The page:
How COVID-19 lateral flow tests work and their role in our national testing programme.
Lateral flow test (LFTs) are used to identify people with COVID-19 who are not showing symptoms. Around 1 in 3 individuals with COVID-19 do not have any symptoms. If left undetected they will continue to spread the virus.
Testing those without symptoms is an important tool in the fight against coronavirus. Each positive case identified can help prevent many more infections.
LFTs are easy to use and give results in 30 minutes. They are easy to interpret and can be used in a wide range of settings.
How lateral flow testing works
Lateral flow is an established technology, adapted to detect proteins that are present when a person has COVID-19. The best-known example of a lateral flow test is the home pregnancy test kit.
The test kit is a hand-held device with an absorbent pad at one end and a reading window at the other. Inside the device is a strip of test paper that changes colour if COVID-19 proteins are present.
How to take the COVID-19 lateral flow test
Video: how to self-test
Watch a short video demonstration of how to take the test.
You need to use a swab to take a sample from the back of your throat and from your nose.
Once you have taken the sample, you dip the swab into an extraction solution and then onto the lateral flow test’s paper pad.
You will see the result on the device 30 minutes after you have applied the sample. There is no need to send the sample to a lab.
How to interpret the results
Negative result: 1 line next to C
Positive result: 2 lines, 1 line next to C and 1 line next to T
Even faint lines mean that your test is positive for COVID-19.
You or your test provider must report this test result (positive or negative) to the NHS.
You, or your test provider, must report your test result - to the NHS
Void: No lines or 1 line next to T. This means the test is invalid. Re-take the test with a fresh test kit.
A negative result does not guarantee that you do not have coronavirus. The test might not detect the virus if you were recently infected or are in the incubation at the time of the test.
You must continue to follow coronavirus rules, including:
- regular hand washing
- social distancing
- wearing face coverings where required
What to do if you have a positive lateral flow test result
If you get a positive lateral flow test you must self-isolate immediately for 10 days and take a PCR test at a test centre within 24 hours. You can book a test online on GOV.UK, by calling 119 between the hours of 7am to 11pm (calls are free) or via the NHS COVID-19 app.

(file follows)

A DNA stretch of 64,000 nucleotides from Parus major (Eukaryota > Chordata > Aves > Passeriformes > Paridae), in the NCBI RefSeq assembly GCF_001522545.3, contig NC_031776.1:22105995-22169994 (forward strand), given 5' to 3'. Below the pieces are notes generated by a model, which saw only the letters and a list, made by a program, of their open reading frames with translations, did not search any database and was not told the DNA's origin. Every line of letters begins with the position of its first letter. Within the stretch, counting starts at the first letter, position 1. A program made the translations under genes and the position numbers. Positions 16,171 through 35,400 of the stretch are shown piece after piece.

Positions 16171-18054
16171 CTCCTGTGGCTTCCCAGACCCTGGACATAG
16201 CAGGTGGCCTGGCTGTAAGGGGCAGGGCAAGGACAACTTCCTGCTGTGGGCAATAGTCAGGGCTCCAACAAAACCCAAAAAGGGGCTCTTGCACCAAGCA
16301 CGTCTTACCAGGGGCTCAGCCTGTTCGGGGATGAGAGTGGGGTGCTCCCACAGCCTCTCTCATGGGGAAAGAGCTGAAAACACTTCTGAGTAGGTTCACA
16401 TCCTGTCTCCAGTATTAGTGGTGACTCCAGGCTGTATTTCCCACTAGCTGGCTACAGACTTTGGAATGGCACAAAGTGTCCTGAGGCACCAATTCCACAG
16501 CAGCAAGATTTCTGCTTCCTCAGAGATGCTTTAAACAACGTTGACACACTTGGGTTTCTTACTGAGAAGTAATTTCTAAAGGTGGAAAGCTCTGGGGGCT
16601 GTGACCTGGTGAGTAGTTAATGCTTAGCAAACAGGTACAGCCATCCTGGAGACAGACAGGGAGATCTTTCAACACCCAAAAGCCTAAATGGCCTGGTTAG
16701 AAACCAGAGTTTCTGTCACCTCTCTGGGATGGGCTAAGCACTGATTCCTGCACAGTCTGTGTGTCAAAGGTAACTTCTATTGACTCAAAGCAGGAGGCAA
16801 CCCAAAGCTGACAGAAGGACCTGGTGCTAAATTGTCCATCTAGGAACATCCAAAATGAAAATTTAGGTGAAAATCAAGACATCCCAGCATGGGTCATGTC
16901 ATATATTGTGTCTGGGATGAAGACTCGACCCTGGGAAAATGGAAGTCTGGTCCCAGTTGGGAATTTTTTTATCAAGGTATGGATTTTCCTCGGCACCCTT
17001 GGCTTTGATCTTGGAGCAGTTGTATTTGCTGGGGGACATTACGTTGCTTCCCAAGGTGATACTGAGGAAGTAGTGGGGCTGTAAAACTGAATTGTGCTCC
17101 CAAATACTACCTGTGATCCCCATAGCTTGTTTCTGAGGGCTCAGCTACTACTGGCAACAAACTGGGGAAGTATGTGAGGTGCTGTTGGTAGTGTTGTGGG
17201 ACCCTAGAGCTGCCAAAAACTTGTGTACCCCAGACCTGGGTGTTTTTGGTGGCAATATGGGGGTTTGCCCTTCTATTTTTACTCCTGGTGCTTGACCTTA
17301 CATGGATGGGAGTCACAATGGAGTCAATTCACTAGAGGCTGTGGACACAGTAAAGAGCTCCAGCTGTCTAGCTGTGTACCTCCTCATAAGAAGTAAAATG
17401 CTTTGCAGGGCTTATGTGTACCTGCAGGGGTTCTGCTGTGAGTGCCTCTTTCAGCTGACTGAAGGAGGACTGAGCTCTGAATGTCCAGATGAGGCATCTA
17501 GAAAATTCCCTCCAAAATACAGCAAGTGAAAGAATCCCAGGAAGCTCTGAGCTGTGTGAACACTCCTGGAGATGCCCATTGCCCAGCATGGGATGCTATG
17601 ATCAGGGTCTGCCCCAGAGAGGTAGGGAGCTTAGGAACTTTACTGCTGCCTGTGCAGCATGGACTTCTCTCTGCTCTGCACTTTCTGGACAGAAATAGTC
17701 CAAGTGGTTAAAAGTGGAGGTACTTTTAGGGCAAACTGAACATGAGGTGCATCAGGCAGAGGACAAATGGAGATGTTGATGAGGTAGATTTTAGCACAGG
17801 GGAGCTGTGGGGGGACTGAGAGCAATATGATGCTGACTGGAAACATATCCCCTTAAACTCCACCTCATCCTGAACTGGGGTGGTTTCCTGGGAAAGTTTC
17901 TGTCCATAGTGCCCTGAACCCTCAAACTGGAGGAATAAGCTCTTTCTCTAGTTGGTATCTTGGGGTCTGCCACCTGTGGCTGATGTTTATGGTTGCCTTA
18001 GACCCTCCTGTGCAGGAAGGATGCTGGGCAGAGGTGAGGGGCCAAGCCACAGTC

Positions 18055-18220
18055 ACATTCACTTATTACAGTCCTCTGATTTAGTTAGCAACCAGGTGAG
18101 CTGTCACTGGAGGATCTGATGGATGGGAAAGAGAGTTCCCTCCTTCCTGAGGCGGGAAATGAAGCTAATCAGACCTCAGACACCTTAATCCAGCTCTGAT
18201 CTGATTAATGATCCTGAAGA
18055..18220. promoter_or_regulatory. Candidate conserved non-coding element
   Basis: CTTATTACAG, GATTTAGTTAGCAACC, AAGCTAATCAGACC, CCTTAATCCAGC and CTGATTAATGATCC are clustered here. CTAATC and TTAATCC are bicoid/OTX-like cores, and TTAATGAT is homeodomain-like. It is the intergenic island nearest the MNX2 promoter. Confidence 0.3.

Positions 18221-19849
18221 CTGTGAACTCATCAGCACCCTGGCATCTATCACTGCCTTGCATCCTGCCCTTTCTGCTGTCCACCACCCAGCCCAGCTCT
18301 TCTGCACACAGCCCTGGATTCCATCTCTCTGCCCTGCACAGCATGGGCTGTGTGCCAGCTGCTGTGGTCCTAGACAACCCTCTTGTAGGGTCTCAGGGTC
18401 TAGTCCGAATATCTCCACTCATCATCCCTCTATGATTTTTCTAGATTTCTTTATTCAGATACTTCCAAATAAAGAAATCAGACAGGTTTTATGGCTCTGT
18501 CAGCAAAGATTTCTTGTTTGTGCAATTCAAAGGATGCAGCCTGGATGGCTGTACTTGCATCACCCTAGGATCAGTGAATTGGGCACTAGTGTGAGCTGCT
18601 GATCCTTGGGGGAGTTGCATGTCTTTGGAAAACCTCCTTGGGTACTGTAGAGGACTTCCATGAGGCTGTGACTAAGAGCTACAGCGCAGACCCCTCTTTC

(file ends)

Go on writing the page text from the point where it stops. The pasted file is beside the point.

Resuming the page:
If your PCR test is negative and taken within 24 hours of your lateral flow test, you can leave self-isolation.
If your PCR test was negative but was taken more than 24 hours after your lateral flow test you and your contacts must remain in self-isolation for the full 10 days from the date of the original lateral flow test.
If your PCR test is positive and taken within 24 hours of your lateral flow test, you must stay in self-isolation for 10 days from the original lateral flow test result.
If you don’t take a PCR test within 24 hours you must self-isolate for 10 days.
Who can be tested?
Lateral flow testing is currently being offered to people who don’t have symptoms, in a range of different settings. They are being used for regular testing of NHS and social care staff, as well as in universities, schools, care homes and other workplaces.
People who cannot work from home can also get tested regularly.
How accurate are lateral flow tests?
Lateral flow tests are validated technology. Extensive clinical evaluation from Public Health England and the University of Oxford show Lateral Flow Tests (LFTs) are specific and sensitive enough to be deployed for mass testing, including for asymptomatic people.
How sensitive are the tests?
The lateral flow tests cannot detect very low levels of coronavirus in a sample. This means if you have only recently been infected, are in the incubation period, or if you have mostly recovered, the test may not give a positive result
Test sensitivity for lateral flow tests is also dependent on the person who does the test. Training and regular use helps to mitigate this as people become more proficient in using lateral flow tests.